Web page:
“Those who rely on certainties are certain to be disappointed.”
ebook, 267 pages.
Read from May 15, 2019 to May 21, 2019.
This is the final instalment in the Sellsword’s Trilogy that follows the two “bad guys”, Jaraxle and Artemis. Jaraxle’s plan starts to become clear as the two of them make some very ambitious decisions and dare to challenge a king as well as two ancient dragons. Jarlaxle’s ambitions and outrageous schemes are always almost enough to get them killed, almost.
I wish I were into the premise of this story more but it just didn’t do it for me, as was most of this trilogy, unfortunately. The series lacked the character work that I loved so much with the Drizzt series. Both Jarlaxle and Artemis are at constant battle with themselves in terms of their partnership, or rather, friendship. Their experience tells them that they shouldn’t be friends yet this also seems to be a challenge for them despite the two of them being generally cold-hearted. Artemis becomes especially vulnerable in this book as well which is puzzling for the reader as his tough exterior seems to break. He starts to question the meaning and purpose of his life as well as his relationships with other people. What will this new cracked exterior mean for the assassin? Of course, all is revealed in the end… Spoilers ahead.
Jarlaxle’s motives don’t seem as clearly defined in this book, or at least they’re not as robust as Artemis’ and for that, Artemis has the more interesting narrative of the two. I do appreciate that at least Jarlaxle is still mostly true to his conniving and manipulative ways, even to those closest to him but then I found myself disappointed in Artemis for not being able to catch on to what Jarlaxle was doing. I appreciate that Artemis’ newfound vulnerability in this book was not necessarily of his own doing and I know that will eventually make him a very dynamic character but he just didn’t seem as badass in this book.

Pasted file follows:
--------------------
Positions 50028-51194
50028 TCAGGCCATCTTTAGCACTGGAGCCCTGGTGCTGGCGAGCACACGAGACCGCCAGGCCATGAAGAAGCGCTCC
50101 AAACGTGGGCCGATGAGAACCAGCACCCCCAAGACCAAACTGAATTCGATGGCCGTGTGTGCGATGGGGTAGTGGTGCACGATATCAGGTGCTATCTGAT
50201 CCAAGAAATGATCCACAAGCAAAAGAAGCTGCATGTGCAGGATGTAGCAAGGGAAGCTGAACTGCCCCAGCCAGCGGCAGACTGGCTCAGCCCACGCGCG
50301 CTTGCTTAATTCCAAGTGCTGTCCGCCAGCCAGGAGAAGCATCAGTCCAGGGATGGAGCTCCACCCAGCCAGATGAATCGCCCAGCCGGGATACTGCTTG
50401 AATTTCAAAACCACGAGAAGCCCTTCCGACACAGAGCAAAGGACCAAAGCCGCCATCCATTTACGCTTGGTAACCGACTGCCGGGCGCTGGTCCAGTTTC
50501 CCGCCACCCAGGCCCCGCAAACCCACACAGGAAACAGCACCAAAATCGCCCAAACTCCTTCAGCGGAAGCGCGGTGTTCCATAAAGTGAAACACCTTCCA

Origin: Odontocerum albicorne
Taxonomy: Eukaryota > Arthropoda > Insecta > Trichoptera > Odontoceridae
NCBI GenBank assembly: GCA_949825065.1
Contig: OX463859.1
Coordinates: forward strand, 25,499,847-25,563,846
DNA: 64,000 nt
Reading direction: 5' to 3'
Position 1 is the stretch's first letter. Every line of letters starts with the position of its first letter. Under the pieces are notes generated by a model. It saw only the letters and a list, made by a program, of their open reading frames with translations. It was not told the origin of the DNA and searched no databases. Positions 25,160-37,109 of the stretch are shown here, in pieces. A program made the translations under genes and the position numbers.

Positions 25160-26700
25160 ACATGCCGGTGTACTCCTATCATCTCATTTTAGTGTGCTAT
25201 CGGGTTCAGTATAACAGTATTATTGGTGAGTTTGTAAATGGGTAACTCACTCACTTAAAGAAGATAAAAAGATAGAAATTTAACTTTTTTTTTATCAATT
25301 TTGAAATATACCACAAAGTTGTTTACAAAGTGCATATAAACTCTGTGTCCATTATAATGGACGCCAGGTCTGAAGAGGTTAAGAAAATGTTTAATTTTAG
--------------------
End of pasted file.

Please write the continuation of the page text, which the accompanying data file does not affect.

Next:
Salvatore could have had a whole offshoot of stories with Jarlaxle and Artemis but it felt as if he wasn’t as heavily involved or invested in the stories as much as he has been with Drizzt and his companions. Considering their shallow development within this trilogy, perhaps it’s best that they remain secondary characters for the time being. I know that they appear later within Drizzt’s storyline (Neverwinter Series) and it does help to know their stories from this trilogy going into those books, so I hope that they continue to present themselves within the Drizzt storyline.
This book has a lot of battles and fighting, which if you’re a big fan of reading Salvatore’s battle scenes, is a major plus.
Hardcover, 244 pages.
Read from May 9, 2019 to May 15, 2019.
This is the second book in The Sellswords’ Trilogy featuring the adventures of Artemis Entreri and Jarlaxle as they search for artefacts from the notorious and terrible Witch-King Zhengyi, seemingly under the request of their alluring dragon patrons. New characters are introduced and new partnerships (friendships?) are made within a new and dark landscape. All the while the pair work to meet their own gains, usually from one of Jarlaxle’s elaborate schemes, that he doesn’t fully reveal to Artemis until the end.